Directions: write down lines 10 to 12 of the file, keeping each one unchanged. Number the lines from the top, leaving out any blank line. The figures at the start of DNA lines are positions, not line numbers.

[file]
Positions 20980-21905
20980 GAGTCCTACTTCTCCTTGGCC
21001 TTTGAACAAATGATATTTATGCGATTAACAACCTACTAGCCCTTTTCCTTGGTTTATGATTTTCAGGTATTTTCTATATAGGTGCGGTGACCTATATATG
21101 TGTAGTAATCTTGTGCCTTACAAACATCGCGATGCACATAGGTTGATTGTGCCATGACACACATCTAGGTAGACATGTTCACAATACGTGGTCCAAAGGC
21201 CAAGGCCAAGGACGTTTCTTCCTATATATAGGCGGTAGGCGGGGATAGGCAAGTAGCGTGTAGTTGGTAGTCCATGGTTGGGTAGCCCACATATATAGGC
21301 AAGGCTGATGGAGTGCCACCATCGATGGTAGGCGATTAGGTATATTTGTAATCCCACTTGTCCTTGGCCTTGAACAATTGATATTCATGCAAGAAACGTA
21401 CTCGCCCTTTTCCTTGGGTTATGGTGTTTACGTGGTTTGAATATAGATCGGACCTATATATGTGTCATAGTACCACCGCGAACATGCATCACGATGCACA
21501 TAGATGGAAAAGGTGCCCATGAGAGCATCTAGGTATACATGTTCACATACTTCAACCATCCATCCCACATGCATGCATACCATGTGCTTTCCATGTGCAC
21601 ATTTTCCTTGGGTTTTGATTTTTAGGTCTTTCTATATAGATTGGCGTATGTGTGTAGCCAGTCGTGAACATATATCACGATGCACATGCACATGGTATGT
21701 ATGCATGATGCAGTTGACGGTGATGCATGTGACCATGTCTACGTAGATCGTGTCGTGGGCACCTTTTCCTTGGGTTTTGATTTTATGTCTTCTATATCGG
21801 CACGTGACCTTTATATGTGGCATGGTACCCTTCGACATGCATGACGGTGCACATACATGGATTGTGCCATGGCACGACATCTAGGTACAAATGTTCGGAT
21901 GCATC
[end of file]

21701 ATGCATGATGCAGTTGACGGTGATGCATGTGACCATGTCTACGTAGATCGTGTCGTGGGCACCTTTTCCTTGGGTTTTGATTTTATGTCTTCTATATCGG
21801 CACGTGACCTTTATATGTGGCATGGTACCCTTCGACATGCATGACGGTGCACATACATGGATTGTGCCATGGCACGACATCTAGGTACAAATGTTCGGAT
21901 GCATC